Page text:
The latest project from King’s Speech director Tom Hopper will be a big-screen version of Les Misérables, starring Hugh Jackman as Jean Valjean and Russell Crowe as Javert. You can check out the trailer over here.
Cee Lo Green will be dropping a memoir in 2013, and his press release reads like something that’s gone through four different spins in Google translator: “Talk about art imitating life? Enter into the super-natural, the surreal and the extra-ordinary that is [Cee Lo Green.] Do you think this is by chance? CRAZY? FORGET YOU? After reading this book, there will be no doubt that I am meant to be. CEELO GREEN A.K.A ‘everybody’s brother’ will make you a believer, not only in me, but also…yourself.”
“As energy loss is an unavoidable fact of mechanics — no mechanism can be 100% efficient, and the best a designer can do is manage the loss as productively as possible — so translation loss is similarly unavoidable,” explains Mark Davie, who recently translated Galileo’s Selected Writings. But what if the “energy loss” isn’t a failure of the work’s translator so much as a failure of the organization commissioning (or failing to commission) the translation? What if, as is the case for much Arabic literature, “the process [of selecting works for translation] is based on a political consideration” that deprives Western readers of the best Arabic literary work?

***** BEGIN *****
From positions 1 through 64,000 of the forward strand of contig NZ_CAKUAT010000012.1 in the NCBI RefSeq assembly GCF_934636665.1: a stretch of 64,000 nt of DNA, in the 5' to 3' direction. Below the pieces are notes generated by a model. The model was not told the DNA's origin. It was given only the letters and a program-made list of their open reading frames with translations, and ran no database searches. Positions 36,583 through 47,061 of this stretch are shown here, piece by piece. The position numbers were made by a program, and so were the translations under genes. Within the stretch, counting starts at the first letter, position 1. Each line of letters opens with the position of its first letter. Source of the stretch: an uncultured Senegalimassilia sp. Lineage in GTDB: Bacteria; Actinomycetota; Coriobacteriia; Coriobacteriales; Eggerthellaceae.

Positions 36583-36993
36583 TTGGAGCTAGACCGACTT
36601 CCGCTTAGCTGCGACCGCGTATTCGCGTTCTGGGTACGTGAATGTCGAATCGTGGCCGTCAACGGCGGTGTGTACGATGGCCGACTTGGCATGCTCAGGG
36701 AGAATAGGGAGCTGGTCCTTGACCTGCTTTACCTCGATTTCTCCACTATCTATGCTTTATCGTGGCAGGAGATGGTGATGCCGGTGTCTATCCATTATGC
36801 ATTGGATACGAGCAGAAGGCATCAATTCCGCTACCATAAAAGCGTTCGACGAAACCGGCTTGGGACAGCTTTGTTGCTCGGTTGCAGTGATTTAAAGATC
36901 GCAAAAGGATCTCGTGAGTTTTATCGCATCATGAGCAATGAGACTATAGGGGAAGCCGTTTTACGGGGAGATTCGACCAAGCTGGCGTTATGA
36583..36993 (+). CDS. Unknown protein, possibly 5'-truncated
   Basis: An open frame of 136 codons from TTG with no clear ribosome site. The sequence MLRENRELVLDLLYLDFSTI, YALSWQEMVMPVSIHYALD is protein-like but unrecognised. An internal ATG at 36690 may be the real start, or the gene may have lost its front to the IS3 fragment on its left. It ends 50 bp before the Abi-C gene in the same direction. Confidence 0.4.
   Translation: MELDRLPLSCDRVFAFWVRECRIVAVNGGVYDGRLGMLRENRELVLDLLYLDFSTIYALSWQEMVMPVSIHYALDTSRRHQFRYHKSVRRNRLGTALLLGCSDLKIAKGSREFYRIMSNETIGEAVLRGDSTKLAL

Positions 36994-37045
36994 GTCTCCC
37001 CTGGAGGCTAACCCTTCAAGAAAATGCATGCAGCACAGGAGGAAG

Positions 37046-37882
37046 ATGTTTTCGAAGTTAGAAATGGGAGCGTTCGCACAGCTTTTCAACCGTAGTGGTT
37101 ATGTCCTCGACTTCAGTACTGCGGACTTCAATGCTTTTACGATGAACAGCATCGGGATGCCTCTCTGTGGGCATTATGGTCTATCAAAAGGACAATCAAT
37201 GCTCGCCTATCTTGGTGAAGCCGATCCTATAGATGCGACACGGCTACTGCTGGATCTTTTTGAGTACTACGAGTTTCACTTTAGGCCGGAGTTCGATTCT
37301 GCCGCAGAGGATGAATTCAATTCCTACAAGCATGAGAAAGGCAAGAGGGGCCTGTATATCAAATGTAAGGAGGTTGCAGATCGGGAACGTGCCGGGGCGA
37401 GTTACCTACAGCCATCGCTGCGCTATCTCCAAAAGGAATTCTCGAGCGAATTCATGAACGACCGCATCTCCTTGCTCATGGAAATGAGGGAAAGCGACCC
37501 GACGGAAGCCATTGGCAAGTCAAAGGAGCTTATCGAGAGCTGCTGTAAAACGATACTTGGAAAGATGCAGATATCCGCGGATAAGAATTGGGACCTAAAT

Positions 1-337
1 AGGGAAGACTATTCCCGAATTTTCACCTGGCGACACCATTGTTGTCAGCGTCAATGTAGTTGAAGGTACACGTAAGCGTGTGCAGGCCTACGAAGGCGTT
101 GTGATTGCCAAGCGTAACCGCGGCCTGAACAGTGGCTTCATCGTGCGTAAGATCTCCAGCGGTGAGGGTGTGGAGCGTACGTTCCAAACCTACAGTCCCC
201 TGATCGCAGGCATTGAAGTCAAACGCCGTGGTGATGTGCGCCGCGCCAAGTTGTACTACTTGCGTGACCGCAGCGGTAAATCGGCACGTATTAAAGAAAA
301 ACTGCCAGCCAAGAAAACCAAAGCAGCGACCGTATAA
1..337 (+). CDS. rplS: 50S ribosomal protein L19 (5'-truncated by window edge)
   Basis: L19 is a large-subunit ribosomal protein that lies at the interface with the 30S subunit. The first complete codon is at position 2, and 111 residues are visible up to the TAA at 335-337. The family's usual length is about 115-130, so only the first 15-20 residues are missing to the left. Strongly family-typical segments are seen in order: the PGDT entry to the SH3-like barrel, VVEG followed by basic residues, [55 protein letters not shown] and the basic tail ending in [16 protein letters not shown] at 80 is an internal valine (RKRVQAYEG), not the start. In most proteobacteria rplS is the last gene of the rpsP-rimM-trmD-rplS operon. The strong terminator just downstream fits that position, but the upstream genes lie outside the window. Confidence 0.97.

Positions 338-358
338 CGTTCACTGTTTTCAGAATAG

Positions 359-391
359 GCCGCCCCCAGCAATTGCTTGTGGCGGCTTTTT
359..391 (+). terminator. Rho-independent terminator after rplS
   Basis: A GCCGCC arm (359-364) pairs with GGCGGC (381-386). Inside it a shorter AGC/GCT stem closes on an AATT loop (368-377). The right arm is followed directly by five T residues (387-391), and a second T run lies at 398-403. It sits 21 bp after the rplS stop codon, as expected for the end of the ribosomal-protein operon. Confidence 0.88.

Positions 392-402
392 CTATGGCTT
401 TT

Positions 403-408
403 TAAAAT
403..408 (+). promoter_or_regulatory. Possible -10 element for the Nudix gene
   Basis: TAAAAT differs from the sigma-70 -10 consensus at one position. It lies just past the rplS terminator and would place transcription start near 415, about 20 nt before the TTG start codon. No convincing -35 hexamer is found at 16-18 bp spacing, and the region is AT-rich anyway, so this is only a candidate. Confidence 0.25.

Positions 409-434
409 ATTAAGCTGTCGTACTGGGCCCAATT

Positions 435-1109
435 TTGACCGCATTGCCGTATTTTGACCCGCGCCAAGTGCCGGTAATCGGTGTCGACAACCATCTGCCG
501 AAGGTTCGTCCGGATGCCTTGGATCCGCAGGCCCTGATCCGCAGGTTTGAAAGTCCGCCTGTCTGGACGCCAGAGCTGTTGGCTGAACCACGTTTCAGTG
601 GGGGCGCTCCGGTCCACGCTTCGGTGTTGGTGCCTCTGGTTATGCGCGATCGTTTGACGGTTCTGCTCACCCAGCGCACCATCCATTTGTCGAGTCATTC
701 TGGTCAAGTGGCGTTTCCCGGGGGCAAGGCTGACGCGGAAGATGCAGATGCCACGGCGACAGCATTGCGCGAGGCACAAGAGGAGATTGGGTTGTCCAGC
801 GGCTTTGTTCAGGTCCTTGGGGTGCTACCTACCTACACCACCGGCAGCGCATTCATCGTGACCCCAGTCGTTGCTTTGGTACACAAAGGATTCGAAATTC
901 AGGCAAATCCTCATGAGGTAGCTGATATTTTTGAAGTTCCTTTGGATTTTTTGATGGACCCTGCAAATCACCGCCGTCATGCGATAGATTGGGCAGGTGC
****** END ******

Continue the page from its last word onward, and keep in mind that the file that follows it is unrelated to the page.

Rick Gekoski, previously shortlisted for the PEN/Ackerley prize, talks about what it means to be a good literary loser, at Guardian: “And as soon as the winner is announced and it isn’t you,” Colm Tóibín observed, “the cameraman just walks away, and you are left there at the table trying to look composed, and you want to die.”
“Why do we lust for lists?” Sandra M. Gilbert may not have an answer, but she does have a response to all those “100 Best American Novels” lists (and a list of her own). The Millions has a few lists too, of course – be sure to check out Janet Potter‘s “28 Books You Should Read If You Want To.”
On bad days, when his writer’s block was at its worst, Hart Crane wrote bizarre, feverish prose poetry as a way of juicing his creative synapses. Understandably, he never published this poetry, but now, thanks to the Harry Ransom Center, we can read it in its original form. Sample quote: “I held the crupper by a lasso conscripted from white mice tails spliced to the fore-top gallant.”